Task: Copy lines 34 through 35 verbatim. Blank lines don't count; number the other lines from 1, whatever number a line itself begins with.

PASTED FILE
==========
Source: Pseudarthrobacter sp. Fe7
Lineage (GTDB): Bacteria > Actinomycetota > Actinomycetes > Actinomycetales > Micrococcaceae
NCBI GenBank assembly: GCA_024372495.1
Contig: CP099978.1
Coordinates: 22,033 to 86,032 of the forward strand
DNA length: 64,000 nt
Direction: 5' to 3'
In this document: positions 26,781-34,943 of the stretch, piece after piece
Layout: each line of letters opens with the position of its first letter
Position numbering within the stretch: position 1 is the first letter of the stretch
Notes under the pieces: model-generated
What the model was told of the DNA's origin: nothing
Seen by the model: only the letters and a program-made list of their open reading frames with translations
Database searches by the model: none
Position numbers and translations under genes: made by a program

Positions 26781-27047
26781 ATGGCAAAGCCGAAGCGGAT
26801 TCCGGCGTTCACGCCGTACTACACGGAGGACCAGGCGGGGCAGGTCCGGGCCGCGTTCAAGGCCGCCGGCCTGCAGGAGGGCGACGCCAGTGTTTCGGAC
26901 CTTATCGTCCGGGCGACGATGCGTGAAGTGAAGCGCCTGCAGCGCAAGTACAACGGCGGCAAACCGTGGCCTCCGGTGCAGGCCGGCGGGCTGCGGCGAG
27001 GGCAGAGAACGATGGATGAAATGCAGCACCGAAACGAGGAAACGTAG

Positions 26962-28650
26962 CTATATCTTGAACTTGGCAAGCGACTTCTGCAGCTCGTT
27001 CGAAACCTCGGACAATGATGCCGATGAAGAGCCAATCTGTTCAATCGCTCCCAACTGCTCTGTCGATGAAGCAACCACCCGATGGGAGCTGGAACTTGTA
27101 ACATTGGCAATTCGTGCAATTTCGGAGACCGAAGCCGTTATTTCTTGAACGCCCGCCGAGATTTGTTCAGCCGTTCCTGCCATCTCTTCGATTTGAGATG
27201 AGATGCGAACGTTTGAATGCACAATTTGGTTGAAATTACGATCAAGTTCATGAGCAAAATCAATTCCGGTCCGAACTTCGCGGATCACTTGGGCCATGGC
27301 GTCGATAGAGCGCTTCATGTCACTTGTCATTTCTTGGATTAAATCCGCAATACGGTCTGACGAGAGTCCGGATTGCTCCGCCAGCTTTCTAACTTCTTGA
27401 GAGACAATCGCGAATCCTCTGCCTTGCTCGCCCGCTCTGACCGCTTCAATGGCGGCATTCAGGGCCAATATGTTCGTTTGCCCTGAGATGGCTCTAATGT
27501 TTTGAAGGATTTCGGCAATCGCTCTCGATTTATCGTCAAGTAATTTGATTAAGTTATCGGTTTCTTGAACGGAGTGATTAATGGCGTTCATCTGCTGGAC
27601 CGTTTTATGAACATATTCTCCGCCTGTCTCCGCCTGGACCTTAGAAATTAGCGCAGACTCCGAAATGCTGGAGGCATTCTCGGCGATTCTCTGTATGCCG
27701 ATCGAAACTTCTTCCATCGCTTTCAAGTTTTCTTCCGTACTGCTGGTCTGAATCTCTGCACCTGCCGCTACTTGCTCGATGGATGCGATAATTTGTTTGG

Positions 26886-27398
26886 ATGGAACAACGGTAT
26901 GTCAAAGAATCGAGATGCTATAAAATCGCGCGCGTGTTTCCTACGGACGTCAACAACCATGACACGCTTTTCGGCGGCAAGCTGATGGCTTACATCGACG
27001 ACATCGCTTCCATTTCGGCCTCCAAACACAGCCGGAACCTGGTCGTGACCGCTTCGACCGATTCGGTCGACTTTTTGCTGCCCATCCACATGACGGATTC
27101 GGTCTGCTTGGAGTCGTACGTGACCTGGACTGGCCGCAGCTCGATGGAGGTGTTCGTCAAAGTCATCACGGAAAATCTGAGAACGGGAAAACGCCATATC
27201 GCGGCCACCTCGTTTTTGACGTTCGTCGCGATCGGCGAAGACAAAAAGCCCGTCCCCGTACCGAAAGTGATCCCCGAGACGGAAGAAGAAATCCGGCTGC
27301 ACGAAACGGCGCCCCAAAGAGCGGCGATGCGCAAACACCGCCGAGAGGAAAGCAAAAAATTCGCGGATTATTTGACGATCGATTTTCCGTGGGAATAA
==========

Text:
27001 ACATCGCTTCCATTTCGGCCTCCAAACACAGCCGGAACCTGGTCGTGACCGCTTCGACCGATTCGGTCGACTTTTTGCTGCCCATCCACATGACGGATTC
27101 GGTCTGCTTGGAGTCGTACGTGACCTGGACTGGCCGCAGCTCGATGGAGGTGTTCGTCAAAGTCATCACGGAAAATCTGAGAACGGGAAAACGCCATATC